The essence of any Pony Car doesn't lie within its cup holder count, nor its extraneous and miscellaneous digital gadgetry. No, the true nature of a Pony Car is measured by its gas pedal, and the roar of the engine. The new SS has heart, and then some. Having been arguably the luckiest younger sibling in automotive history, the Camaro has always had the good fortune of getting some very sweet Corvette hand-me-downs, and this model is no different. The SS starts life with a Vette-derived 6.2-liter all-aluminum, naturally-aspirated V8 code-named LT1. This direct-injected monster is the very same as it is in big brother, making a ghastly and very symmetrical 455 horsepower @ 6000 rpm and 455 pound-feet of torque @ 4400 rpm. Backing up that massive power is your choice of either a traditional six-speed manual transmission (the stuff dreams are made of), or an impressively-quick-but-still-not-as-satisfying 8-speed automatic. All that power gets channeled through a chassis that sports a front strut/rear multi-link suspension and a limited-slip rear differential. Gone are the old solid axle rear suspension days that would make you forget whether you were driving a sports car or a Jeep.

The Camaro SS lives up to its moniker. Traditionally, the Super Sport model should be a force to be reckoned with, and pity the pony that tries. 0–60 mph takes only a scant 4.0 seconds flat, 0–100 mph in only 9.3 seconds, through the quarter mile in a blistering 12.4 seconds @ 114.1 mph, on its way to a drag-limited top speed of 175 mph. Try that in your father's Z28. But the SS isn't just a one trick pony (get it? anyone?). Thanks to big Brembo 13.6-inch, 4-piston front, and 13.3-inch, 4-piston rear brakes, stopping from 60–0 mph takes only 115 feet, which by sports car standards is very good, but not great. We would like to see how much better that number gets with 6-piston Brembos up front. And around the slalom, the SS posts an impressive 0.97 g, which is a real testament to how far the Camaro has come as a true sports car. It wasn't long ago that you could have a dozen hot rod Camaros putting down 11-second quarter mile times, but couldn't handle their way around a Walmart parking lot without inducing understeer. Of course the upgrade in tire technology doesn't hurt either, with a set of Goodyear Eagle F1 Asymmetric 3 tires measuring 245/40R-20 up front, and 275/35R-20 out back.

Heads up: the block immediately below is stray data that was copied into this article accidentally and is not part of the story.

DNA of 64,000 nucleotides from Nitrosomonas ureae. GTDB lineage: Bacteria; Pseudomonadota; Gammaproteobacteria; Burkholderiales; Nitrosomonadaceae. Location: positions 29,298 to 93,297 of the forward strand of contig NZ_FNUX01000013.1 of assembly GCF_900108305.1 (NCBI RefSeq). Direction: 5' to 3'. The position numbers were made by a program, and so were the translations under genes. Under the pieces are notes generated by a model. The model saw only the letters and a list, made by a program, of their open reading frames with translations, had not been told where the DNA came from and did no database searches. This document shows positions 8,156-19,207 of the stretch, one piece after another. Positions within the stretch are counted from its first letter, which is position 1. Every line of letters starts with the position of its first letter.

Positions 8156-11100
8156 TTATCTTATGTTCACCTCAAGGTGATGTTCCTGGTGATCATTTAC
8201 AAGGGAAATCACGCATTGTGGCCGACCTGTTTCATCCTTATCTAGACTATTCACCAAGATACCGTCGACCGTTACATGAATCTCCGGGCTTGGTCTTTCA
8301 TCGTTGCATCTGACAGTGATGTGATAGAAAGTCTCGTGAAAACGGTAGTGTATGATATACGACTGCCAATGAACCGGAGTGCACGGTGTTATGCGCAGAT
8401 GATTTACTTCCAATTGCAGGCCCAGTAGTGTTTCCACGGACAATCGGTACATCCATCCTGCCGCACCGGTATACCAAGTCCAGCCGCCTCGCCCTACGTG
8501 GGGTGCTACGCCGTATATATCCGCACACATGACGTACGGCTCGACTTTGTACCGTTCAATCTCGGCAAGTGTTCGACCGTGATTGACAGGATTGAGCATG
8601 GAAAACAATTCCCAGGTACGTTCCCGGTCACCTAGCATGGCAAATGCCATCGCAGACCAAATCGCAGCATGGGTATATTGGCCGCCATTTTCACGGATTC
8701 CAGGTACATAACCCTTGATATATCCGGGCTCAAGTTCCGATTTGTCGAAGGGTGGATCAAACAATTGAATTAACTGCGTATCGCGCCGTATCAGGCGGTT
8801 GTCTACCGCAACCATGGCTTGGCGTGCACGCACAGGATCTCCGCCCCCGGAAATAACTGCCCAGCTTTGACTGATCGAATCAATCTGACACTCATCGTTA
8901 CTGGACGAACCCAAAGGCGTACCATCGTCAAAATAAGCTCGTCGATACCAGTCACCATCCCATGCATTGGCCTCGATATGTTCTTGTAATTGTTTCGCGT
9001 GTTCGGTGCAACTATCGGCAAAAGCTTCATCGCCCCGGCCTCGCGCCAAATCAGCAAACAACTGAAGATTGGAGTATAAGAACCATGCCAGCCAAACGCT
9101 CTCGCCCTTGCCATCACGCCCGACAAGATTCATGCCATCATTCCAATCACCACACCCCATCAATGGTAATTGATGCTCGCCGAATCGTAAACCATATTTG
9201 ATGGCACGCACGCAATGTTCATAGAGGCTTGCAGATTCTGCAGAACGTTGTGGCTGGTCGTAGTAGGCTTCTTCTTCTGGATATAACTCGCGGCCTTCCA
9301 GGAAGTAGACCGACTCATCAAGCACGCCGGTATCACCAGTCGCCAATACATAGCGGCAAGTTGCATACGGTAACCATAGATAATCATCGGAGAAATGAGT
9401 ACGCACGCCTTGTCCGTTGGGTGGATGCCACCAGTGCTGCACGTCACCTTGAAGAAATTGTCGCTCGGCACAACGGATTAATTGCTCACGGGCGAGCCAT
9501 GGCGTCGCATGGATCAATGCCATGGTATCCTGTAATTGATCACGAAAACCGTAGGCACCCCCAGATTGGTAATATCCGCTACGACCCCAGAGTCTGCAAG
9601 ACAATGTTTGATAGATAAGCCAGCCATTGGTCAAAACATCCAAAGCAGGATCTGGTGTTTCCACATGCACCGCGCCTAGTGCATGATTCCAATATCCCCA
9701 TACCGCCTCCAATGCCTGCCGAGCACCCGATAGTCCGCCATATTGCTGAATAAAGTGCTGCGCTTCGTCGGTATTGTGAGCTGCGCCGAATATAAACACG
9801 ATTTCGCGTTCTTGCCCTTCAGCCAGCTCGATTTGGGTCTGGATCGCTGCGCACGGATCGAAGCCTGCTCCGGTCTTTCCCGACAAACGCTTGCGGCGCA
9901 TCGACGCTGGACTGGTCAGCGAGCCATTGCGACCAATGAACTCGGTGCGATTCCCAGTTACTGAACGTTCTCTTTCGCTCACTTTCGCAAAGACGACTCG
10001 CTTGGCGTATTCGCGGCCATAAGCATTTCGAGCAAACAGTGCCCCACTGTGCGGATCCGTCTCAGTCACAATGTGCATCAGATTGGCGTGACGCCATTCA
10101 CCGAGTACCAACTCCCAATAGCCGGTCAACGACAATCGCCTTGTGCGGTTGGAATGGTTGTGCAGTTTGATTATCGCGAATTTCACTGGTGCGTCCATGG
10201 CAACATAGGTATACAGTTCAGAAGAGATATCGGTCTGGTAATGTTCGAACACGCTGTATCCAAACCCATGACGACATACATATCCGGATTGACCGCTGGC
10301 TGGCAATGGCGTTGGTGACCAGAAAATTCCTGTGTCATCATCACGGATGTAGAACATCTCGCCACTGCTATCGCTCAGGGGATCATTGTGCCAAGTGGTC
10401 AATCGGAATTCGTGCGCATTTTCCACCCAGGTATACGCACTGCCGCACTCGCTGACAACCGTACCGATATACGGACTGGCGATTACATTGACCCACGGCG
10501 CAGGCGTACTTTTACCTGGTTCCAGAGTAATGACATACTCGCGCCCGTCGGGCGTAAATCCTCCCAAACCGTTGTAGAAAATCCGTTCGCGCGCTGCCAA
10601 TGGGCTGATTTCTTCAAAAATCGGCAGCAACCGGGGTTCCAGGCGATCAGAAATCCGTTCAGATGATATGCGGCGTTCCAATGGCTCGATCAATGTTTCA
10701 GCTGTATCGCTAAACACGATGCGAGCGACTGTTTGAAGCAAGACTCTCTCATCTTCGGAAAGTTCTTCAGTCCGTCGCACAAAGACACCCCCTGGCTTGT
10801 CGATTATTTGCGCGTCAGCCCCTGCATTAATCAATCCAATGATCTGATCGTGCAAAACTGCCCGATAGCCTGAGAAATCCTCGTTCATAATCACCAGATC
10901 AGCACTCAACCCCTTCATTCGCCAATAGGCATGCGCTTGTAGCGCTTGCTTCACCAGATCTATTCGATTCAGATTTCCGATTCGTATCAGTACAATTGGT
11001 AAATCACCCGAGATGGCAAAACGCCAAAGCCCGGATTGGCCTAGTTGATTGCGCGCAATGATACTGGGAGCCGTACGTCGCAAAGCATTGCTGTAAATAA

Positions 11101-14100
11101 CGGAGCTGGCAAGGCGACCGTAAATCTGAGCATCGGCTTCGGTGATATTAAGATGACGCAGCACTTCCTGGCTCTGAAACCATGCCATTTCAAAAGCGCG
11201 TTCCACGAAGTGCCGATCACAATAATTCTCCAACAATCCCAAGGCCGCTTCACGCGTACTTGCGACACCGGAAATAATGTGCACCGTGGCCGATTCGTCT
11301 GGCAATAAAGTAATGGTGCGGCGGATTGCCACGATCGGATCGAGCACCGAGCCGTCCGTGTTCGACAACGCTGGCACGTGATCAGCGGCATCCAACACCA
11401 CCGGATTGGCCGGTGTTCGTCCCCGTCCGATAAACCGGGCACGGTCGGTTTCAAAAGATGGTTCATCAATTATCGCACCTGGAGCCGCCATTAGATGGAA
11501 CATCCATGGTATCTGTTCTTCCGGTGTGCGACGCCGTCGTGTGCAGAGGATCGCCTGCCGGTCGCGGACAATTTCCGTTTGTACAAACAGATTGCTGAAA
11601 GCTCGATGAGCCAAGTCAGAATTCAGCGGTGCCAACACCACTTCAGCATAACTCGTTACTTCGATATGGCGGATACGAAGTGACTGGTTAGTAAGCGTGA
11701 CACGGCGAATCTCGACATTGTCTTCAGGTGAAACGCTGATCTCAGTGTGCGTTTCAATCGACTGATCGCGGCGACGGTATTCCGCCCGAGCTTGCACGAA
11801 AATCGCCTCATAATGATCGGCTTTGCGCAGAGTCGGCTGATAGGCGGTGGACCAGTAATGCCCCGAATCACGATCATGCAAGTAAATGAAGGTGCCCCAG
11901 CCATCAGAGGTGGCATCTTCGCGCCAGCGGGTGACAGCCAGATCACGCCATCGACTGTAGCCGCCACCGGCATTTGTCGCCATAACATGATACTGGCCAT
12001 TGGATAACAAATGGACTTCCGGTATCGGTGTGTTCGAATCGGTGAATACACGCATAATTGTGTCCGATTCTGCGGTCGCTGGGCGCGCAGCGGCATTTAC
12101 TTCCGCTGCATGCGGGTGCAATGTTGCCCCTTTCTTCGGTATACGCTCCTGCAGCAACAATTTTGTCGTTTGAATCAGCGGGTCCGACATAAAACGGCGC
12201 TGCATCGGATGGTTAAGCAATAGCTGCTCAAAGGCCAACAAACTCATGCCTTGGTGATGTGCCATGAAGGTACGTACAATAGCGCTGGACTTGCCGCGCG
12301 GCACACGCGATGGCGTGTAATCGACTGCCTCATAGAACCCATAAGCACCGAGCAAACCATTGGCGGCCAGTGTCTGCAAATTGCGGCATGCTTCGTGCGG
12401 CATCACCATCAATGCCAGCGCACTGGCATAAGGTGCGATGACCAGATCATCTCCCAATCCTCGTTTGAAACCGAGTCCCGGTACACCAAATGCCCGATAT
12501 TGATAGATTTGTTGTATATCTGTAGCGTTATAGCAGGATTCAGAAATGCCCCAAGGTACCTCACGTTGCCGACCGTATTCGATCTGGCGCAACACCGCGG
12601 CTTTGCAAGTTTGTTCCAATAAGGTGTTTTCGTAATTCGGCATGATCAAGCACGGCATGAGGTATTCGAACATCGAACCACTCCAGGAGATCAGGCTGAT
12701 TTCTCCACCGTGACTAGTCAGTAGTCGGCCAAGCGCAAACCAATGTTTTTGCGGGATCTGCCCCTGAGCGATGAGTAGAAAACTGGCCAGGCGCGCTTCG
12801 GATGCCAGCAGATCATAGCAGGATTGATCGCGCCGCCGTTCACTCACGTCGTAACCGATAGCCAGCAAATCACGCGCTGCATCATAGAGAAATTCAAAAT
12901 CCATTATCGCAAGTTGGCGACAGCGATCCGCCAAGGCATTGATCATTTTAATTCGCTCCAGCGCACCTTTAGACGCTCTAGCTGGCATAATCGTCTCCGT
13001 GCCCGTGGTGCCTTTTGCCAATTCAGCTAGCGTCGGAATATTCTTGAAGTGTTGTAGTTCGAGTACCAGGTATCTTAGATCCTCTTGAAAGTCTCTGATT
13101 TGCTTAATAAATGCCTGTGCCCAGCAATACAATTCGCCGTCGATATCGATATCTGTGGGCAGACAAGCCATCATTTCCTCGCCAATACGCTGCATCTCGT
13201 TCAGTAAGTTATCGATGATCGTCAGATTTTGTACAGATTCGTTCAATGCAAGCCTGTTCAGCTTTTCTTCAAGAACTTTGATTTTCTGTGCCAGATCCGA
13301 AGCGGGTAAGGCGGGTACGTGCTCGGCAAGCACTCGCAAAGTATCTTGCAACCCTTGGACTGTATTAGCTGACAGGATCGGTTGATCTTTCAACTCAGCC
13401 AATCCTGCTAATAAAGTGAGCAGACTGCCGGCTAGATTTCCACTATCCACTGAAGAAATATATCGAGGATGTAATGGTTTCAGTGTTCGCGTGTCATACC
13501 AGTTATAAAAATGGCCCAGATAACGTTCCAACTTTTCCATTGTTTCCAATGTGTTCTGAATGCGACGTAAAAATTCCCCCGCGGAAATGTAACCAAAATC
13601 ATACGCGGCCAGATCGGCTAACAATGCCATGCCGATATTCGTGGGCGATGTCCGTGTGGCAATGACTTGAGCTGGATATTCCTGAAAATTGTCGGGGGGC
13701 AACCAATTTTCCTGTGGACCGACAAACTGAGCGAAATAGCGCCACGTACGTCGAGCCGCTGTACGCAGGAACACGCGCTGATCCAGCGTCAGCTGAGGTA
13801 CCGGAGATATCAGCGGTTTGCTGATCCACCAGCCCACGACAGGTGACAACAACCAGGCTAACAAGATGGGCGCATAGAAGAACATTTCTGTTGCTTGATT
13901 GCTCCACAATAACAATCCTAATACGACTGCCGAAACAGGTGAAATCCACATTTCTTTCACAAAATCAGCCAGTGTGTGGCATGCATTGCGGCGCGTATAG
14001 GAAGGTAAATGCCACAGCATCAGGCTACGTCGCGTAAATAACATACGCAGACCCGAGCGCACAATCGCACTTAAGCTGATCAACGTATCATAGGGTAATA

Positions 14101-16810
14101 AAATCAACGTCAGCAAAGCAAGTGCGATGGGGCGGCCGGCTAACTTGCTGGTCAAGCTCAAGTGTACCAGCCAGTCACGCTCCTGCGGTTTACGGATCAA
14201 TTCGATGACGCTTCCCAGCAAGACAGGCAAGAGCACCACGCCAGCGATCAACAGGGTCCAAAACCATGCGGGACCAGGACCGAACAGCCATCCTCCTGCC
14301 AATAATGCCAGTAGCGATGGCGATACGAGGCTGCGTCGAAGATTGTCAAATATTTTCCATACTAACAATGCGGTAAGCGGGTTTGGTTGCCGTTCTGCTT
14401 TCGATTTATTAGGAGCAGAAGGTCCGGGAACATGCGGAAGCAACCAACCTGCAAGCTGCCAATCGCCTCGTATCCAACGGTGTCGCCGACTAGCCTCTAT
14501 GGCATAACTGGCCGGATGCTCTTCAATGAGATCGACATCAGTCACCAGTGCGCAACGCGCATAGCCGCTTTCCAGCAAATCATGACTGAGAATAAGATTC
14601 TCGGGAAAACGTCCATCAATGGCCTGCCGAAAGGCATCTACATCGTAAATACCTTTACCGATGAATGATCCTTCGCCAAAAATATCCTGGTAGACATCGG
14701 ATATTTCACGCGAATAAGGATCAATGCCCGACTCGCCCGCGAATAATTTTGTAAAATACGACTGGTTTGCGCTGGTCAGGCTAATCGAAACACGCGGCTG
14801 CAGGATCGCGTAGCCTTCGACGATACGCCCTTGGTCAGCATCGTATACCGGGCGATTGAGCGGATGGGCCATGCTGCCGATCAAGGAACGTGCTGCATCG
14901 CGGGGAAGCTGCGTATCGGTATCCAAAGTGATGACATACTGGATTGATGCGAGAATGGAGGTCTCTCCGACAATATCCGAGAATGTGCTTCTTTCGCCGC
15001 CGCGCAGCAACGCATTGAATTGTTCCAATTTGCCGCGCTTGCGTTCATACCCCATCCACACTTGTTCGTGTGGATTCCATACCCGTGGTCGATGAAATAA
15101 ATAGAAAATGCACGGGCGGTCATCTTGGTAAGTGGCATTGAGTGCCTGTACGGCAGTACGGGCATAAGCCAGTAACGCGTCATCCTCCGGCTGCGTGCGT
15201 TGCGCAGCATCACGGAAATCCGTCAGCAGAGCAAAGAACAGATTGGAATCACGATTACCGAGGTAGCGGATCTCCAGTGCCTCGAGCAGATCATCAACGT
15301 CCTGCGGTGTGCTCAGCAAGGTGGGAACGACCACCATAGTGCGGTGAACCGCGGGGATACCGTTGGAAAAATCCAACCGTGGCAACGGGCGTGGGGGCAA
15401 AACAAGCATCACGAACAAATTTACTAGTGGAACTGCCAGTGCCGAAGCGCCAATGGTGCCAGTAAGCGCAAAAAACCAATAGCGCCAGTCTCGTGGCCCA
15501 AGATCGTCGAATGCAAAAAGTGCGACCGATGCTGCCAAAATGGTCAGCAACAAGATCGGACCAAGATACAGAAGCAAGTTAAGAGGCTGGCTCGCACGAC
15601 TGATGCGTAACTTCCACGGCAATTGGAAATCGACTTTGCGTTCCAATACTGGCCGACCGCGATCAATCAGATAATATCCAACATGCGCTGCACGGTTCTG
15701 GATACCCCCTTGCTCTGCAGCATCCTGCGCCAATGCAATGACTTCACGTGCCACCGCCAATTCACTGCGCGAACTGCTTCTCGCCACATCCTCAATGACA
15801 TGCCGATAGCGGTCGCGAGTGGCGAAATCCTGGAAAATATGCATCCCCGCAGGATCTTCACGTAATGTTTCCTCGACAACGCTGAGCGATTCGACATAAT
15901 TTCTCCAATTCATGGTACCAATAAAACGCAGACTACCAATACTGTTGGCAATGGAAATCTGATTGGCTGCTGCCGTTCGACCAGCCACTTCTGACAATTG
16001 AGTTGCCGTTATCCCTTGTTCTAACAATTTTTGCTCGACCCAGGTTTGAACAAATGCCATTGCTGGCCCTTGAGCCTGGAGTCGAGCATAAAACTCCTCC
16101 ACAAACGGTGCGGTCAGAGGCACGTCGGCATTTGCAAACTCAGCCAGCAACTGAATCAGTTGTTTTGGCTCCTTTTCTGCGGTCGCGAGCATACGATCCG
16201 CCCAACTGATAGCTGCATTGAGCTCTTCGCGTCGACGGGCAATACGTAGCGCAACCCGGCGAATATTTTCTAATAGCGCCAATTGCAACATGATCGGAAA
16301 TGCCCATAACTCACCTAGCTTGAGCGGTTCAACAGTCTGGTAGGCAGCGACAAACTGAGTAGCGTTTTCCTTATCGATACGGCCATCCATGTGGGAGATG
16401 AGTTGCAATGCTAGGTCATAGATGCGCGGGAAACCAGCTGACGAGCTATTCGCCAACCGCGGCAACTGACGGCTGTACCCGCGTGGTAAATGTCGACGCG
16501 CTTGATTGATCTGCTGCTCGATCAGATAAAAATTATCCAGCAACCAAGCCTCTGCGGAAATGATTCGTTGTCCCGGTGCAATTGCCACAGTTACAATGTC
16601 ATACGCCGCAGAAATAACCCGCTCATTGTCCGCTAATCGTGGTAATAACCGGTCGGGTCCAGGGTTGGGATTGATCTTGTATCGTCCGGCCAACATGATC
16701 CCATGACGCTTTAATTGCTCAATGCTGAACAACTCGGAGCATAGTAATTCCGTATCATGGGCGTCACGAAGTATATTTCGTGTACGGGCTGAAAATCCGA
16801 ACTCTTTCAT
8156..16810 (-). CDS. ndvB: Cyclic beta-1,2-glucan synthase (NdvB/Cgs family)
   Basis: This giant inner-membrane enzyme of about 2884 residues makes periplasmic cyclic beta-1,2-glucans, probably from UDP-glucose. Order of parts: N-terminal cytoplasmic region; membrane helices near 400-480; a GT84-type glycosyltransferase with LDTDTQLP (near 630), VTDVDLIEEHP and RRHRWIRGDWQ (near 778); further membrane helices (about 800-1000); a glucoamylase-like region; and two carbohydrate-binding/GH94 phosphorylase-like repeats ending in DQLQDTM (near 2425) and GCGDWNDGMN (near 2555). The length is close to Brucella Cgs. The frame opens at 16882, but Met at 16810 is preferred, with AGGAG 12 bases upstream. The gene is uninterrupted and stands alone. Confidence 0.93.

On the road, the Camaro just feels solid. It does a fine job of connecting the road to the driver and being a wonderful conduit to fun and excitement. Credit the electric steering perhaps for a better overall feel, or maybe the 200 pound diet the SS was put on to get it down to 3,760 pounds, which isn't light, but compared to recent years and other cars in this class (cough… Challenger… cough…), is damn-near svelte. Or maybe its the 455 horsepower trumpeting through the dual-mode exhaust, which is technically an $895 option, but for all intents and purposes, should be standard. It could be that even with a base price of $42,295, and a sticker of almost 50k, the 2016 Camaro SS still feels like a bargain on some level. Sure the '16 Mustang GT is cheaper, but you better believe quite a number of those Blue Oval boys will be spending a lot of extra cash trying to track down a stock SS, so the money will probably be about even, if speed is what you're after. Maybe, just maybe, it's the way sitting in a car that has half a century's worth of history built into it feels new, and yet still so familiar. Or maybe it's the feeling of driving the current champion of the Mustang/Camaro Civil War, and the anticipation of what Ford's answer is going to be, and then what Chevrolet's answer will be to Ford, and on and on… Maybe it's none of those things, or maybe it's all of those things. Either way, all we know is that we can do this for another 50 years with a big smile on our faces, even if it means throwing down with family at dinner time once in a while.